The BBC iPlayer has been provided with a recent upgrade courtesy of an Adobe Flash upgrade. The upgrade has provided the iPlayer with a reason to encode its video content at a higher bit rate for its popular iPlayer VOD service.
At 800kbps and in H.264 format, the BBC promises better and sharper images which will be ideal for large size, HD ready screens and simultaneously, the BBC will start using AAC+ for audio.
This development also means that both the iTouch and the iPhone will be provided with better quality content via the iPlayer.
The move away from VP6 compression technology is due partly to the fact H.264 and AAC+ are fairly open platforms compared to the aforementioned one which was developed by On2.
Version of the iPlayer that are to be developed in the future will also detect which bit rate to stream automatically, enabling the new iPlayer to cater for a wide range of broadband speeds throughout the country.
“The advantage for the audience will be a noticeable improvement in audio and video quality. Furthermore, it should become easier for the media to simply work across a broader range of devices. While it’s not a magic bullet, it certainly is a significant step in the right direction.” - BBC director of future media and technology Erik Huggers
The Shelf has previous highlighted how Internet Service Providers had suggested that they should not carry sole responsibly for paying for the extra costs that come as a result of the popularity of the iPlayer’s success. (Titled ISPs vs BBC iPlayer)
Well, after this ISPs could be even more miffed, since it means that in effect, the bandwidth consumed by the average iPlayer user could jump by nearly 60 percent overnight piling pressure on them.
As big fans of Ubisoft recent PS3 offering Assassin’s Creed, news of the games manufacturer suing US duplication firm Optical Experts Manufacturing for $10 million after an early PC version leaked onto the internet, was news that certainly interested us.
Ubisoft has claimed that USD was directly responsible for the leak that happened in late February 2008, six weeks prior to the games official release.
According to a report on Gamespot, OEM ignored security protocols which would have prevented the leak. The contract that Ubisoft signed with OEM apparently stipulated that the code for the game would be held in top-level security and that no copies of the game would be allowed to leave the premises without permission. It is thought that an employee of the firm took the game home and uploaded it to internet.
The source of the leak was tracked down to the house of an employee of OEM. An OEM-manufactured copy of the game was later found at the employee’s residence, though the suit doesn’t specify when that copy was found.
Ubisoft has said that the security breach is directly responsible for 700,000 pirates downloads of game, including 25,000 downloads in one day from torrent site Yowzers.
Ubisoft described the breech as “an extraordinary breach of trust and gross negligence”
It also became clear in the report that the copy released was not the finished version of the game, and as a fail safe included a deliberate bug for security reasons causing the game to crash half way through.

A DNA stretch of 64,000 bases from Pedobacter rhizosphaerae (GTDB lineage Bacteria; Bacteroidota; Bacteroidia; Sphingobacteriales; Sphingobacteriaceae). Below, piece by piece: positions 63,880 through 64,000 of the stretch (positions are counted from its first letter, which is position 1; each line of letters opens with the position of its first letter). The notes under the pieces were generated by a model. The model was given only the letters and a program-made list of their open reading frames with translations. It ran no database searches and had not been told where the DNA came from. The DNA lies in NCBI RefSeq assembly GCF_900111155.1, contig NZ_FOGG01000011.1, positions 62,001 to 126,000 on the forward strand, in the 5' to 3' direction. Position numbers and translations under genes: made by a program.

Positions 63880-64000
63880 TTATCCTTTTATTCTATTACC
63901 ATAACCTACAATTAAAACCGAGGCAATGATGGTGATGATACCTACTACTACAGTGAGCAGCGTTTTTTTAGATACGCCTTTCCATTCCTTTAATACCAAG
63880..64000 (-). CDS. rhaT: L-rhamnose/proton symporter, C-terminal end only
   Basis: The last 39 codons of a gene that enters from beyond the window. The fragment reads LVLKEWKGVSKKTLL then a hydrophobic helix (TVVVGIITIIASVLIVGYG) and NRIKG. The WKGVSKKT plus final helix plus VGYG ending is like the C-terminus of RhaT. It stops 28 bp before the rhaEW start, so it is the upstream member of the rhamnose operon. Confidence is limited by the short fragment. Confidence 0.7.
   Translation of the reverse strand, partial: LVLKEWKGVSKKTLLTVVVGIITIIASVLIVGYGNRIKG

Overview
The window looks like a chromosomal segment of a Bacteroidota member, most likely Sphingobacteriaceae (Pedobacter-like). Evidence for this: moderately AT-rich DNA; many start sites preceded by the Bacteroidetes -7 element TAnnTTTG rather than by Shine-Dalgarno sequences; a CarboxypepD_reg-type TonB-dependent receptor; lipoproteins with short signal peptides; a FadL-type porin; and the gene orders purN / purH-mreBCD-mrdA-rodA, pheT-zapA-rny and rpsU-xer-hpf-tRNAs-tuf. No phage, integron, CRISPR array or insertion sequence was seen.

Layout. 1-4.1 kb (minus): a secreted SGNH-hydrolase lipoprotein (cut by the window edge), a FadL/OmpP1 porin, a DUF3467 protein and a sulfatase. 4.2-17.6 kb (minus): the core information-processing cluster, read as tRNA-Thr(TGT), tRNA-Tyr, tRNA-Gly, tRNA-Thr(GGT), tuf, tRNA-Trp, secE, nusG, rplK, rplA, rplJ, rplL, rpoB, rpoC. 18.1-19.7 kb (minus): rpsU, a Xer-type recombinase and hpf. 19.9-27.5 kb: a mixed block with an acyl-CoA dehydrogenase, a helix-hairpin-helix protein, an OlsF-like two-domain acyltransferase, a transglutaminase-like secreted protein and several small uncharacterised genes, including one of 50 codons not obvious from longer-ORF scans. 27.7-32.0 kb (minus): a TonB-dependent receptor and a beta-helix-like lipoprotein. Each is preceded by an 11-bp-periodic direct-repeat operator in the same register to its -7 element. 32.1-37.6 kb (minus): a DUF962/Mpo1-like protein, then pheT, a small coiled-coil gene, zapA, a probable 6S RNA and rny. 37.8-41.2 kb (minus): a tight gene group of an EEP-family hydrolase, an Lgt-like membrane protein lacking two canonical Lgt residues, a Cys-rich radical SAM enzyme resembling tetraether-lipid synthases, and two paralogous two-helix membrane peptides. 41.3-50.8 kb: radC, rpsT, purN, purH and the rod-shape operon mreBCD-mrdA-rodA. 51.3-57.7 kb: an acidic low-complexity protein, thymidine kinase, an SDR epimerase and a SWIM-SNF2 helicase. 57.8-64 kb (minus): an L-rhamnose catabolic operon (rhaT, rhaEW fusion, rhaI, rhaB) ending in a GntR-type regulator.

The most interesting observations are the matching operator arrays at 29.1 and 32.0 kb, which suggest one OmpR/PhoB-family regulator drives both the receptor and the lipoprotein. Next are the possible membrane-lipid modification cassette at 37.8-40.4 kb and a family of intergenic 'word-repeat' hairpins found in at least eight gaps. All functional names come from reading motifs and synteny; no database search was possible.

As the game was released a short time after the breech it is believed that numerous reviews were written on the pirate version, causing “irreparable harm” to Ubi’s reputation.
As part of the legal action OEM now faces the full wrath of Ubisoft’s legal muscle, and is being sued for breach of contract, negligence and copyright infringement, with damages and legal fees also sought for the three claims to the tune of USD10 million.
Google’s new Street View service was this week given the go ahead in the UK after the service was given the okay forms the privacy watchdog. The service had attracted opposition from civil liberties campaigners concerned that that the service would infringe on individual’s right to privacy and break data protection laws.
The Street View system will take photos of streets at ground level to provide users of Google maps with a ground level view of the location they are viewing.
The information commissioner said in a statement that it was “satisfied” Google had put safeguards in place to avoid risking anyone’s privacy or safety. These safeguards include blurring the faces of people and number plates of vehicles.
The statement read – “Although it is possible that in certain limited circumstances an image may allow the identification of an individual, it is clear that Google are keen to capture images of streets and not individuals.”
It was also reiterated that due to the time delay between picture and update to the web, the service could not be used as a tracking tool.
The Street View tool has already been launched in the US in 2007 with ground views of a selection of major cities. It has since expanded it reach and is now looking to expand the service internationally.
Street View cars have been seen throughout the UK but Google has yet to reveal when pictures will be added to UK maps.
Google said of the ruling – “We’ve always said we will not launch in UK until we are comfortable Street View complies with local law,” they added, “and that we will use technology, like face-blurring, licence plate blurring and operational controls, such as image removal tools, so Street View remains useful and in keeping with local norms wherever it is available.”